Genom Institutet för Rättshistorisk Forskning grundat av Gustav och Carin Olin har jag fått möjlighet att under hösten 2018 arbeta viss tid med ett projekt om domaredernas historia.
Projektet har på engelska rubriken
Impartiality and Independence.
A Comparative History of Judges’ Oaths of Office in Europe
och handlar sammanfattningsvis om följande.
Judges’ oaths of office are interesting for many reasons: In most European countries, judges still take oaths of office. Judges promise to act impartially and independently. Many phrases in these oaths can be traced to the Middle Ages. It can be analysed how these phrases were transferred from one oath to another and from one jurisdiction to another, and from which sources they originally came. During the nineteenth century, many of these oaths resisted suggestions that they should be abolished. Today, we see a need to remember the roots of impartiality and independence as these judicial virtues are threatened in some European countries.
The development of the judicial oaths, and the transfer of phrases from an oath in one jurisdiction to an oath in another, and the origin of these phrases in other types of texts, has so far not been subject to comparative legal historical research. In this project, I would like to fill this gap in the literature. My plan is to do this in the form of a book, Impartiality and Independence. A Comparative History of Judges’ Oaths of Office in Europe.
I have divided my material into six chapters:
The introductory chapter presents the topic of the book, and contains a gen-eral discussion about the function of oaths from the Middle Ages to today.
2. Oaths of the thirteenth to fifteenth centuries
The thirteenth to fifteenth centuries is the period when oaths of judges emerged in many jurisdictions, so in this chapter I will compare the form and content of these “first oaths”, at the moment German, English, Scottish, French and Swedish oaths.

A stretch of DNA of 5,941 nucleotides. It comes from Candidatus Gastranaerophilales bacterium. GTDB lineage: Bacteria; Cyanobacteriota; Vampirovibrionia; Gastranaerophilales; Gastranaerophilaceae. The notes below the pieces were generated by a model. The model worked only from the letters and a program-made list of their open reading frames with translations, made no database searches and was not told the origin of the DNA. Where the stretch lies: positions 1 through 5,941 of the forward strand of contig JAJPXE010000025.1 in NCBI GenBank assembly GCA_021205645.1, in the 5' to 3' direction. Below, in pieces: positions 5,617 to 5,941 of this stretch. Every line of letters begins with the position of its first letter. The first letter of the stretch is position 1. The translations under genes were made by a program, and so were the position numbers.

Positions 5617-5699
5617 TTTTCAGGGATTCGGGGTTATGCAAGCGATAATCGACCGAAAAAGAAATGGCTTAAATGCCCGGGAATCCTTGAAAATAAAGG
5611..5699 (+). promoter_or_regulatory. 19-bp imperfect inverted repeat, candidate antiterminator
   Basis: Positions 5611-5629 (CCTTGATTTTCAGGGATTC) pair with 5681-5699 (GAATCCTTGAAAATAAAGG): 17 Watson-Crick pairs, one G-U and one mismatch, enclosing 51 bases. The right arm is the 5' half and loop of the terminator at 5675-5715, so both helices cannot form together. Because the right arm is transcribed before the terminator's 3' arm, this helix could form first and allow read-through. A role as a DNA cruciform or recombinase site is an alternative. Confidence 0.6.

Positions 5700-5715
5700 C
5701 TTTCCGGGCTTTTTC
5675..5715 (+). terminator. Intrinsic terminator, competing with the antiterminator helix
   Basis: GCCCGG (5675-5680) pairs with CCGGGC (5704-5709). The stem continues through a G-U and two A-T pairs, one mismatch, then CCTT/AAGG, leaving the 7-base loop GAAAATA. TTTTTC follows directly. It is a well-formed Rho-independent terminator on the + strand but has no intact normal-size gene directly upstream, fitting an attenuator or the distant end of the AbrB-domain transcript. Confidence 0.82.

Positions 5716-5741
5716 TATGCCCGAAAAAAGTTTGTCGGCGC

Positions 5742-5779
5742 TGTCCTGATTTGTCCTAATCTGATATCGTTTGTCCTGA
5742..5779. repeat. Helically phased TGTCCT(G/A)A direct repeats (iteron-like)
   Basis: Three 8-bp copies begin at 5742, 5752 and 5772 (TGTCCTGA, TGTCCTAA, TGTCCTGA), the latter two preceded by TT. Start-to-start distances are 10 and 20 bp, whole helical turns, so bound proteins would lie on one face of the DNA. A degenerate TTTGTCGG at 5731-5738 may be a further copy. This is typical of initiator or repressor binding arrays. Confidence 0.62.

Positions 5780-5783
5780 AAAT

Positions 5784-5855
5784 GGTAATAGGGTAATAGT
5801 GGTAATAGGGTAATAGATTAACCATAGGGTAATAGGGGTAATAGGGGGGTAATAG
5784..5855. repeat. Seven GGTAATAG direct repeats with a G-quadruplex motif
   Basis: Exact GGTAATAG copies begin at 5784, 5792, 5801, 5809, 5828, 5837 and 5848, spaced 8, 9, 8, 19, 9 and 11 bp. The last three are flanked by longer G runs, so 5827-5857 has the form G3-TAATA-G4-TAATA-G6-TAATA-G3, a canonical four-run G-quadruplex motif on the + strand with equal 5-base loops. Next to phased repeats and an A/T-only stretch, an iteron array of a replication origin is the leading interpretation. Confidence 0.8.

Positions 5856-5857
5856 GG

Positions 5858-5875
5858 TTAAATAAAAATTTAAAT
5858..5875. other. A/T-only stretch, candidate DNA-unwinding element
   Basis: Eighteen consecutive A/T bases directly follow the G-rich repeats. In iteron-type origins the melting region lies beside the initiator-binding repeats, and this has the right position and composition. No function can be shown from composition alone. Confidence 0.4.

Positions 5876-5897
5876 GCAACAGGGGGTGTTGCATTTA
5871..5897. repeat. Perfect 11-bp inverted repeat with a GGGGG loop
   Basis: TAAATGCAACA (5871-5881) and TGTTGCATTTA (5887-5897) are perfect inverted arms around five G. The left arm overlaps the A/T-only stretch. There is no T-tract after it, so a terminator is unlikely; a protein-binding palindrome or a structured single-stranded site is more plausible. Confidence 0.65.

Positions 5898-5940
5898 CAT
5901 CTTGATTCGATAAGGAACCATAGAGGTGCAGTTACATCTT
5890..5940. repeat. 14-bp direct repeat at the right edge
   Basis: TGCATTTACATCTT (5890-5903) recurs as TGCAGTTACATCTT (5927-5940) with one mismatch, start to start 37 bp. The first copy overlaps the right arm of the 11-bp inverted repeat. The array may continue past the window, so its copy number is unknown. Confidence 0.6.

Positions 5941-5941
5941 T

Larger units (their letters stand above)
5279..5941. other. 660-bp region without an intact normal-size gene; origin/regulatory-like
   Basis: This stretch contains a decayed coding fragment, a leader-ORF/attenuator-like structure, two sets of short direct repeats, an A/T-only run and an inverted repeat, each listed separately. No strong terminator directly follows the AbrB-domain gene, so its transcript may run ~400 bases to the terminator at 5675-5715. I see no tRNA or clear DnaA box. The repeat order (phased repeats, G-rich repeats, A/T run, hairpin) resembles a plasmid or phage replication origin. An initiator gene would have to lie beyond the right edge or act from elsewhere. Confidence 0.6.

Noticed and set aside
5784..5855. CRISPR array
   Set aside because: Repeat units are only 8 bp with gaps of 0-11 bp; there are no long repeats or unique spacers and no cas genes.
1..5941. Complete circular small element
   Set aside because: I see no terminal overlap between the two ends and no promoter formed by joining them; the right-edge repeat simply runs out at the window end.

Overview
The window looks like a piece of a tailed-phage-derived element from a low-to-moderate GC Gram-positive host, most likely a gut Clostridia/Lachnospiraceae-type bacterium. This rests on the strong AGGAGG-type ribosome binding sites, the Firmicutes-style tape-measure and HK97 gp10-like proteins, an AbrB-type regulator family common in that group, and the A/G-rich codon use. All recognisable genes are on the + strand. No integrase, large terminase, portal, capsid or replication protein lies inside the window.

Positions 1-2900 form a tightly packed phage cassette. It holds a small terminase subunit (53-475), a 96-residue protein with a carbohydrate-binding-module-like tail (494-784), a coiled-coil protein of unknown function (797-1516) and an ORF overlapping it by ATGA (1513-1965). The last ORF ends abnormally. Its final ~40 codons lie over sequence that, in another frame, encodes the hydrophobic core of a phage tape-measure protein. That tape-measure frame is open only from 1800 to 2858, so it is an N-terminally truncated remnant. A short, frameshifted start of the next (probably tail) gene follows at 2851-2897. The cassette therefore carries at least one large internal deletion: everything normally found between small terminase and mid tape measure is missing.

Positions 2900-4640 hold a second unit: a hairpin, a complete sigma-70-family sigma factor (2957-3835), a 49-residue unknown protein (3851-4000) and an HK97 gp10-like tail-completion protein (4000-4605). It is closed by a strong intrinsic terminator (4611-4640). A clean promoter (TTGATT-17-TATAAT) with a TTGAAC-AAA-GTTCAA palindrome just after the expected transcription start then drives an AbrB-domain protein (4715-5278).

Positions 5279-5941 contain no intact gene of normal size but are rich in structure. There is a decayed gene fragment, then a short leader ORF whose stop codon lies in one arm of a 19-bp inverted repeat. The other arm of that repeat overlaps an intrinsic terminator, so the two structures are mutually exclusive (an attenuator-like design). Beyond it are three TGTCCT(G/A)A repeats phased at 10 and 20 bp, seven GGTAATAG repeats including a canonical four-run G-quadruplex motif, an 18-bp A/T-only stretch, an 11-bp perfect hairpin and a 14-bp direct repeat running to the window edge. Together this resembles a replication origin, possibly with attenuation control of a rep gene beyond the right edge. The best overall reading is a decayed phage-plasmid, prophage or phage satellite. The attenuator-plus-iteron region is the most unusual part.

3. Sources of inspiration
In this chapter, I will present the sources that contributed with material to the oaths of the thirteenth to fifteenth centuries – Decretum Gratiani, texts by Isidore of Seville, Burchard of Worms and Innocent III, and phrases from the early ordines iudiciarii.
4. Development of the oaths during the early modern period
Here, I connect to chapter 2 and continue the analysis of the oaths as they developed from the sixteenth century onwards, for instance with more lenghty, baroque-style reminders to the judges of their duties.
5. Decline of oaths, and secularization and religious pluralism, in the modern era
In this chapter, I will discuss the critique against oaths of the nineteenth and twentieth centuries, the secularisation and differentiation of oaths for dif-ferent religions and how the judicial oaths despite the critique survived in most jurisdictions.
6. Independence and impartiality as heritage of the oaths
Finally, I will discuss how the oaths have helped defining the independence and impartiality of judges and what we can learn from the history of these oaths for the position of judges in today’s Europe. I will connect the inde-pendence and impartiality of judges according to the oaths to the modern human rights charters and conventions and the case law of the European Court of Human Rights.
Fullständig projektbeskrivning i pdf-format: Judicial oaths project